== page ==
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Articles by I.K. Matazu
Total Records ( 3 ) for I.K. Matazu
  S.W. Hassan , R.A. Umar , H.M. Maishanu , I.K. Matazu , U.Z. Faruk and A.A. Sani
  The effect of solar, sun and oven drying on the nutrients and non-nutrients composition of leaves of Gynandropsis gynandra was determined. Ash content of sun (3.14±0.09%), solar (3.16±0.03%) and oven (3.30±0.08%) dried samples were significantly (p<0.05) increased compared to fresh samples. All the drying methods were found to significantly (p<0.05) lower moisture, carbohydrates and protein. However, crude fibre content was significantly (p<0.05) increased with drying method. Drying method, with exception of oven drying, did not significantly (p>0.05) lower lipid content. Significant (p<0.05) increases of mineral elements upon drying with exception of sodium were observed. Alkaloids, tannins, saponins, saponins glycosides, flavonoids and volatile oils were detected in fresh and dried samples. These phytochemicals detected were found to decrease upon drying to trace amounts. Solar and oven drying were found to significantly reduce acid value from 3.91±0.31 to 1.66±0.06 and 2.69±0.33%, respectively. Solar drying may be the preferred method of drying the leaves of Gynandropsis gynandra as it is faster, more hygienic and preserves the nutrients better.
  R.A. Umar , S.W. Hassan , M.J. Ladan , I.K. Matazu , M. Nma Jiya and H.O. Usman
  Retrospective analysis of the results of haemoglobin genotyping of 1033 cases was conducted at the Haemoglobin Genotyping Laboratory in Sokoto, Nigeria. Haemoglobin genotype determination was performed by cellulose acetate electrophoresis. The results show that 666 (64.5%) were Hb AA, 241 (23.3%) Hb AS, 117 (11.3%) Hb SS, 5.0 (0.48%) Hb AC 2.0 (0.19%) and Hb SC 2.0 (0.19%). We conclude that the prevalence of genes for these haemoglobin variants could be explained on the basis of selection due to evolutionary pressure imposed by malaria in line with malaria theory and theory of balanced polymorphism. The implication of our findings on health care provision and planning in the region is discussed.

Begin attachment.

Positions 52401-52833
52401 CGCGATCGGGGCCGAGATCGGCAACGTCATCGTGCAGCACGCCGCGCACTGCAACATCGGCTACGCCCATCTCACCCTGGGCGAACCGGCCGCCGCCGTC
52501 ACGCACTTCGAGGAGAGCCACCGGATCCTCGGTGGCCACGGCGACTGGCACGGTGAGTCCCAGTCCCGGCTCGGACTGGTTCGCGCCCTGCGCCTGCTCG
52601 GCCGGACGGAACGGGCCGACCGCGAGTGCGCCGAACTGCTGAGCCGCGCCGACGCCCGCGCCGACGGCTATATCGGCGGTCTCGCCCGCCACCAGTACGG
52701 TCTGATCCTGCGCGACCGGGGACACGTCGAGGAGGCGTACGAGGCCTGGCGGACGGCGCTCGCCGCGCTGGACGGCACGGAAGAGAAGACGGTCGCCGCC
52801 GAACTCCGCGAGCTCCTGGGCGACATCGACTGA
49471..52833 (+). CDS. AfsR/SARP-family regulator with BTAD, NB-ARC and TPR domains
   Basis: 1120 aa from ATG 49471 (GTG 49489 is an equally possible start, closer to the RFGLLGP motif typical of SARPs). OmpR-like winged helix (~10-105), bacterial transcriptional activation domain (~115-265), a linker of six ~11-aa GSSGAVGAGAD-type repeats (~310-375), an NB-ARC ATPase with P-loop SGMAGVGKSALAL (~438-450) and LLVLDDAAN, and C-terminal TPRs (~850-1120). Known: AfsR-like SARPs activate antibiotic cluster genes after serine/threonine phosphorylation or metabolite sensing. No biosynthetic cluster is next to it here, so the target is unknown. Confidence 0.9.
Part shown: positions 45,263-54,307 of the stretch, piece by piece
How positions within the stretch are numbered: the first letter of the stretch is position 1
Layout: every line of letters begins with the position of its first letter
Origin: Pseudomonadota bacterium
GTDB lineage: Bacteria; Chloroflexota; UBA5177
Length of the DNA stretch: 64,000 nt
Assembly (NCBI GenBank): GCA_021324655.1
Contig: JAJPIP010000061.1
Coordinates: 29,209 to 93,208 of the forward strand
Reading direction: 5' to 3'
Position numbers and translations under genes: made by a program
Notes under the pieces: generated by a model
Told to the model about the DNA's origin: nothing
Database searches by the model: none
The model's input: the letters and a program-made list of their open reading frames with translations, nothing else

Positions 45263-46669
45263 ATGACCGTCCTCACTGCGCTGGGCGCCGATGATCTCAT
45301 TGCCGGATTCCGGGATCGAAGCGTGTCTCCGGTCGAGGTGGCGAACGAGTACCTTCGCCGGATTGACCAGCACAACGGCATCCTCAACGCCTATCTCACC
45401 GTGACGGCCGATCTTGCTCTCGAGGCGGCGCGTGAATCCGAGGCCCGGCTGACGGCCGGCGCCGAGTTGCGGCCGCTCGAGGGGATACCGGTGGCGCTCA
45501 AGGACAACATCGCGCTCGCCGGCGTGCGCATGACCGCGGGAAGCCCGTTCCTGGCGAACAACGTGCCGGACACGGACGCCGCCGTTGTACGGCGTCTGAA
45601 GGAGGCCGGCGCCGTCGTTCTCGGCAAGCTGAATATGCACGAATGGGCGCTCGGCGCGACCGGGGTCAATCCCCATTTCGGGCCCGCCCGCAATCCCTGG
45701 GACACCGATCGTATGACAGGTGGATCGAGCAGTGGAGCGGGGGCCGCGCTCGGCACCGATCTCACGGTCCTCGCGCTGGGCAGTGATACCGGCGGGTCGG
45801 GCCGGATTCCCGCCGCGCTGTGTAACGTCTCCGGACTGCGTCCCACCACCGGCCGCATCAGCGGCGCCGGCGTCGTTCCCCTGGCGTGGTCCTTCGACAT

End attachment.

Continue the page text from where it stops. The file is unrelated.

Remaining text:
S.W. Hassan , M.J. Ladan , R.A. Dogondaji , R.A. Umar , L.S. Bilbis , L.G. Hassan , A.A. Ebbo and I.K. Matazu
  The leaves of Erythrophleum africanum is known in the arid land of tropical Africa to posses toxicological properties. Phytochemical, acute and sub-acute evaluation of the possible toxicity risk of E. africanum aqueous leaves extracts were investigated in this study. Phytochemical constituents detected in the leaves extracts were saponins (1.16% w/v), cardiac glycosides, tannins (0.17 true tannins and 0.23% w/v pseudotannins), flavonoid glycosides, free flavonoids and alkaloids (4.34% w/v). The Lethal Dose (LD50) of the aqueous leaves extracts was greater than 3000 mg kg-1 per os (orally) in albino rats. Sub-acute administration of the extract for 28 days resulted in significant (p<0.05) changes in some renal and liver indices at 3000 and 2000-3000 mg kg-1 body weight, respectively. Histopathological lesions of the kidney and liver in form of moderate and marked infiltration with necrosis and perivascular lymphocytic cuff were observed. The observed lesions could be due to roles played by liver and kidneys in metabolism of xenobiotics and their elimination from the body. These investigations thus seem to indicate the toxic effects of the aqueous leaves extracts of E. africanum at 2000-3000 mg kg-1. These could be attributed to the combined toxicity of the phytochemical constituents such as tannins, saponins, glycosides and alkaloids.
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